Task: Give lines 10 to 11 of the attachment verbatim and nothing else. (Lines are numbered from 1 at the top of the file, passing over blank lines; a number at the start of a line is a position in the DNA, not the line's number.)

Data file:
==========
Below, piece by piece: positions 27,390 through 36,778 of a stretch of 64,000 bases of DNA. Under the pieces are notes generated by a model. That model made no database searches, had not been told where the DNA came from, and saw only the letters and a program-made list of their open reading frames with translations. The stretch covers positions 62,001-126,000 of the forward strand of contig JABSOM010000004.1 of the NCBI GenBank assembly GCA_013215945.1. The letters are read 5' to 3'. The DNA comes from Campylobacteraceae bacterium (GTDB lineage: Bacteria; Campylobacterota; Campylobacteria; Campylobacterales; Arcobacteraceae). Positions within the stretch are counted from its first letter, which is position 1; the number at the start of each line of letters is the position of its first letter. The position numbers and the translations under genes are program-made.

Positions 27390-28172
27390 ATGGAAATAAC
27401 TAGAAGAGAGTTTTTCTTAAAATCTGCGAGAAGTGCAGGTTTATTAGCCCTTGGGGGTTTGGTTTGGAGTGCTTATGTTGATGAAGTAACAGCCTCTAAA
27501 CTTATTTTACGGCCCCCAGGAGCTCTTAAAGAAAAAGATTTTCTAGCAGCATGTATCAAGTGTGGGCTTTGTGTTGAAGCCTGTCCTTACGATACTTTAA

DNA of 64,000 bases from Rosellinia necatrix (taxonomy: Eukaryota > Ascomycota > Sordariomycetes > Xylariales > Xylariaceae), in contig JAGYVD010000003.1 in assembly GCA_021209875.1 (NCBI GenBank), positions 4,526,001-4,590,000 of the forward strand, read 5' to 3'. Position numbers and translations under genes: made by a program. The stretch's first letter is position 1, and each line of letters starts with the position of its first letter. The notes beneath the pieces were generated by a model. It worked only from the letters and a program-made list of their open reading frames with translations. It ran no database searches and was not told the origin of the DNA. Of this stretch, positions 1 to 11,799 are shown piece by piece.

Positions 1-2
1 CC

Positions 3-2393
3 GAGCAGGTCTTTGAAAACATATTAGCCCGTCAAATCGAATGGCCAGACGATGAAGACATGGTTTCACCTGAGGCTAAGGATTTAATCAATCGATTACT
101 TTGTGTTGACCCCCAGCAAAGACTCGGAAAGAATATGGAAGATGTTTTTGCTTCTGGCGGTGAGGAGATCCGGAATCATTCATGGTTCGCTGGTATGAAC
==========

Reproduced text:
3 GAGCAGGTCTTTGAAAACATATTAGCCCGTCAAATCGAATGGCCAGACGATGAAGACATGGTTTCACCTGAGGCTAAGGATTTAATCAATCGATTACT
101 TTGTGTTGACCCCCAGCAAAGACTCGGAAAGAATATGGAAGATGTTTTTGCTTCTGGCGGTGAGGAGATCCGGAATCATTCATGGTTCGCTGGTATGAAC